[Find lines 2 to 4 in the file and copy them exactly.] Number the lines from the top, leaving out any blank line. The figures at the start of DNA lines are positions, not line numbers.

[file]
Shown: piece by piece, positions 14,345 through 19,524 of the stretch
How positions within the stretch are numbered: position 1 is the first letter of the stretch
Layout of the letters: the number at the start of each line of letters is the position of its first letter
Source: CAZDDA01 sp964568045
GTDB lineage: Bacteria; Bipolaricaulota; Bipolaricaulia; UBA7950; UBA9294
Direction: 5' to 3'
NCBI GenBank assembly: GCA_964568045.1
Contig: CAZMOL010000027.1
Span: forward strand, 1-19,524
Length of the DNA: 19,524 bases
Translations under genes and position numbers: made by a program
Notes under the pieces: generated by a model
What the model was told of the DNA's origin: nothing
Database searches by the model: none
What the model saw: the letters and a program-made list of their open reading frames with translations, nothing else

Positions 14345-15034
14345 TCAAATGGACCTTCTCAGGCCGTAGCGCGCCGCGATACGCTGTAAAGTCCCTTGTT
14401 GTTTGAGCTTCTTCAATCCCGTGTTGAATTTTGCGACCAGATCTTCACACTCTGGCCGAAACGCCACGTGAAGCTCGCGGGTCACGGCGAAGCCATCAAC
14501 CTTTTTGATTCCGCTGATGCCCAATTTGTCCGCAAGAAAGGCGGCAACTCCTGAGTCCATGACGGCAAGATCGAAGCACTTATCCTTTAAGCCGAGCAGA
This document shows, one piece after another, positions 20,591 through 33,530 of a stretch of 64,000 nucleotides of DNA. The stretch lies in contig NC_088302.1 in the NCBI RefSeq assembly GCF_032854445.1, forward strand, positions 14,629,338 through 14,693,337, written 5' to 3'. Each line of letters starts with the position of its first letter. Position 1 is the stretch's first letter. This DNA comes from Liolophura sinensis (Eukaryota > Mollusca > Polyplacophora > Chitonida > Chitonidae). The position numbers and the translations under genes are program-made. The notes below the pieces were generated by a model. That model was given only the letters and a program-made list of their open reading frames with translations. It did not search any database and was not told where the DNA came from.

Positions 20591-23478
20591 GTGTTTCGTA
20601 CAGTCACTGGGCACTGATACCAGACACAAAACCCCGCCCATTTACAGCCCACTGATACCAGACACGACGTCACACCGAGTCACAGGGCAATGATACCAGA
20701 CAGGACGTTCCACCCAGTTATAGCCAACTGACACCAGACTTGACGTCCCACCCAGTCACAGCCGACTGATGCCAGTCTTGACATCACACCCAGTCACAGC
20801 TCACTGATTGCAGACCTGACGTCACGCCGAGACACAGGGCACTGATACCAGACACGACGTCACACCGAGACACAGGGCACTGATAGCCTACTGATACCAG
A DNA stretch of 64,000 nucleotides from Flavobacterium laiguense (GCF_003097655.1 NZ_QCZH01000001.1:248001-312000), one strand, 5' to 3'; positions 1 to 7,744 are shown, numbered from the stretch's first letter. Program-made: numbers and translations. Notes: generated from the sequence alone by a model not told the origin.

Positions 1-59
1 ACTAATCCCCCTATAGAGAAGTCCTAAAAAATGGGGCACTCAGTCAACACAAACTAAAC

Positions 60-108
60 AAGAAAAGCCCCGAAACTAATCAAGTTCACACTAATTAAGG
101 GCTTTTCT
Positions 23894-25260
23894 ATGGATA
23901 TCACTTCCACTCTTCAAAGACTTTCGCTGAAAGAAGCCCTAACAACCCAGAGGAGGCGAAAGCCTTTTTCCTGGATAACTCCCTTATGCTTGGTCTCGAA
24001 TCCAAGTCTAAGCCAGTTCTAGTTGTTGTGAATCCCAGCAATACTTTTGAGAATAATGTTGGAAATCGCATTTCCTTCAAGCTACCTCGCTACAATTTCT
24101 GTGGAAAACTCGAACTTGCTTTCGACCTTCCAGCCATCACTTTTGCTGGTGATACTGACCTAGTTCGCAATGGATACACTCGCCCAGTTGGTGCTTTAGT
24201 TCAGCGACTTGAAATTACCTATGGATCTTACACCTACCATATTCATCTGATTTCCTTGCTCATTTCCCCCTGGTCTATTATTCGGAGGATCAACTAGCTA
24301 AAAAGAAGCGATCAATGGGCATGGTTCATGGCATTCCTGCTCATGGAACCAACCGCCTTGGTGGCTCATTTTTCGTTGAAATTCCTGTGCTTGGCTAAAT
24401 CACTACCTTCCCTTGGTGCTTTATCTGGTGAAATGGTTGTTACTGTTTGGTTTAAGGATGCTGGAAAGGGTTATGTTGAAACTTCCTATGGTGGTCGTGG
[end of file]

How positions within the stretch are numbered: position 1 is the first letter of the stretch
Layout of the letters: the number at the start of each line of letters is the position of its first letter
Source: CAZDDA01 sp964568045